Gr. naz. Adv. iram 15–25

Below you’ll find nice Homeric simile in Gregory’s long iambic poem against anger (carm. 1.2.25). I treat this in the dissertation, and post my poetic rendering here. The text comes from PG 37, though I’ve consulted the readings of Oberhaus 1991.

δεῖ δ’, ὡς ἔοικε, μή τι μαλθακὸν λέγειν, [15]
κακοῦ τοσούτου τῷ λόγῳ προκειμένου·
ἀλλὡς πυρὸς βρέμοντος ἀγρίαν φλόγα,
πηδῶντος, αἰθύσσοντος ἐντινάγμασι
πολλοῖς, ἄνω ῥέοντος ἐμψύχῳ φορᾷ,
λάβρως ἀεὶ τὰ πρόσθεν οἰκειουμένου, [20]
ὕδωρ, κόνιν πέμποντας εὐνάσαι βίᾳ·
θῆρα λόχμης ἐκφανέντα συσκίου,
φρίσσοντα, πῦρ βλέποντα, ἐξαφρούμενον,
μάχης ἐρῶντα, καὶ φόνων καὶ πτωμάτων,
λόγχαις, κυνηγοῖς, σφενδόναις καταιχμάσαι [25]

For one must, as is meet, avoid all languor, [15]
when such an ill is set before one’s reason,
and quench, like those that dirt and water cast
against a fire that belches wild flame,
and leaps and jumps with numerous shakes,
and climbs aloft with motion from within
greedily making all that was its own; [20]
or slay, as hunters take the wild beast
with spears and slings, when it appears from deep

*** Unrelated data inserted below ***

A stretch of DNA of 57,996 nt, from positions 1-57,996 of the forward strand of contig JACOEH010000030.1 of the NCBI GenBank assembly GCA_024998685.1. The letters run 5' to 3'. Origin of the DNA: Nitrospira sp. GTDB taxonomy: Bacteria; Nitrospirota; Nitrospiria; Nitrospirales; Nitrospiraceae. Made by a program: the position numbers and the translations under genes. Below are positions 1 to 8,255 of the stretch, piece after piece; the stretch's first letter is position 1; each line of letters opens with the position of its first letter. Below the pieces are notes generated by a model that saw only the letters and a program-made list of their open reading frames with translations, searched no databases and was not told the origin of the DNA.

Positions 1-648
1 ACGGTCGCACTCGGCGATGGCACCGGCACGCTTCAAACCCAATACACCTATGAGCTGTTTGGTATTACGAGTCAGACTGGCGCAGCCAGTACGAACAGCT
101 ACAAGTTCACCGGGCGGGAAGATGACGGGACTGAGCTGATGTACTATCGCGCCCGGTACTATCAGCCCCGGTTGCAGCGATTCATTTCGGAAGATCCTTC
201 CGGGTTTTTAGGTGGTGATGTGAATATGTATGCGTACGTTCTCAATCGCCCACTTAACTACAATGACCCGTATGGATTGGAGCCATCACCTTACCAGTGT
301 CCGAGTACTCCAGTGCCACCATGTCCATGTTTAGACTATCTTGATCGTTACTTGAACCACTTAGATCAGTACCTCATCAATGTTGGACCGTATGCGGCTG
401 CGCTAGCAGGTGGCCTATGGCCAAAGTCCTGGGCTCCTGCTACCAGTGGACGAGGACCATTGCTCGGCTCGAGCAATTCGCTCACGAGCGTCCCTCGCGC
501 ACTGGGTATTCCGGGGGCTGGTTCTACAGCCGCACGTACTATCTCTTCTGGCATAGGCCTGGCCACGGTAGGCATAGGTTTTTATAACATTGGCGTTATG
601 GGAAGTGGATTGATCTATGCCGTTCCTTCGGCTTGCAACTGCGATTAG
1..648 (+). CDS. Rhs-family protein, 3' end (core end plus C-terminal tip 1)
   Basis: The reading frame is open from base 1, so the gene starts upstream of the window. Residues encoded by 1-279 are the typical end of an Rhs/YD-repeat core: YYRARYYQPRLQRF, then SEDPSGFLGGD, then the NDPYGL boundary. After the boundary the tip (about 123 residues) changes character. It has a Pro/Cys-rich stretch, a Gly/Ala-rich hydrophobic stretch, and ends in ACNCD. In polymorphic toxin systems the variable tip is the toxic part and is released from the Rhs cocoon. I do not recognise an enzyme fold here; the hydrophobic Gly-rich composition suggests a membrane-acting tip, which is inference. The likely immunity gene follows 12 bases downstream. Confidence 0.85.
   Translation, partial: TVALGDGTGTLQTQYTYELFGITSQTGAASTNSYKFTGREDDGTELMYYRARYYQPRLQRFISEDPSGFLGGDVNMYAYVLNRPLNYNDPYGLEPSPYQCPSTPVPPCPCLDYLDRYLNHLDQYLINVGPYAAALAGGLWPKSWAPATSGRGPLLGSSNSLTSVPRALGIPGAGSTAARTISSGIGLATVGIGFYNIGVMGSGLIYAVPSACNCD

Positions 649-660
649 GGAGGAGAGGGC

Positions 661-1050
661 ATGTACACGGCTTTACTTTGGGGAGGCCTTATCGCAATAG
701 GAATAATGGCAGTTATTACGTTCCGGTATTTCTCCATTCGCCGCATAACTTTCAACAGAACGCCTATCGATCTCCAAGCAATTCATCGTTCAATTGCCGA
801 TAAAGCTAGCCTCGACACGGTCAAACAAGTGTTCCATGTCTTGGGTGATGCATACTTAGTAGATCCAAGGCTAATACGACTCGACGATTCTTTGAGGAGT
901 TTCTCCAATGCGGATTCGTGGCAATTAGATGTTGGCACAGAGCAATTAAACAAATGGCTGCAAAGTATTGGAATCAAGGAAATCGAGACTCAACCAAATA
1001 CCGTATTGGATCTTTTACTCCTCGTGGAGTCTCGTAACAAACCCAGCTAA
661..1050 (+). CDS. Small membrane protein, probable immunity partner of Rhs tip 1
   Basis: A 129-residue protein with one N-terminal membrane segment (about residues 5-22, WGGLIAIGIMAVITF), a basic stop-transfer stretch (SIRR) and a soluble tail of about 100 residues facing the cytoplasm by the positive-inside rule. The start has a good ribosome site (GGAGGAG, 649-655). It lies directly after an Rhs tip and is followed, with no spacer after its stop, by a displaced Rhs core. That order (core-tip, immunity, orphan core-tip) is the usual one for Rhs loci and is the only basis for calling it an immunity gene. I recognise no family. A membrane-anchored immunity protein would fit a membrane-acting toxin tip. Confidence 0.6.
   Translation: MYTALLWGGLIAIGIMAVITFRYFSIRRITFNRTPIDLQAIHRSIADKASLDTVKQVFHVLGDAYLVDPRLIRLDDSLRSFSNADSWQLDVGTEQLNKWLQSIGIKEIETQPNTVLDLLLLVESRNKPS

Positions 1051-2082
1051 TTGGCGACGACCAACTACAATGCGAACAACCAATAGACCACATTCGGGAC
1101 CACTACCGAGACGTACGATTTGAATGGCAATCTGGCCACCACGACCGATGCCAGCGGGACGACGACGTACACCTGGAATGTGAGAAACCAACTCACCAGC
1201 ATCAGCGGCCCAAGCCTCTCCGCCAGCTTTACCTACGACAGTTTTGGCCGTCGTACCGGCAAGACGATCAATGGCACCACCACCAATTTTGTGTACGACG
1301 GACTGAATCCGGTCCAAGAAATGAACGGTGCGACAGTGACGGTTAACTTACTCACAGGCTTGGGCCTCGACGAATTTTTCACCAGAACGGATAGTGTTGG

within the shadowed grove, with eyes ablaze
and hair erect, foam oozing from its mouth,
lusting for battle, corpses and their death. [25]

Bibliography

Oberhaus, M. 1991. Gregor von Nazianz. Gegen den Zorn : (carmen 1, 2, 25) : Einleitung und Kommentar. Paderborn: Schöningh.

Leave a Reply

Fill in your details below or click an icon to log in:

WordPress.com Logo

You are commenting using your WordPress.com account. Log Out /  Change )

Google photo

You are commenting using your Google account. Log Out /  Change )

Twitter picture

You are commenting using your Twitter account. Log Out /  Change )

Facebook photo

You are commenting using your Facebook account. Log Out /  Change )

Connecting to %s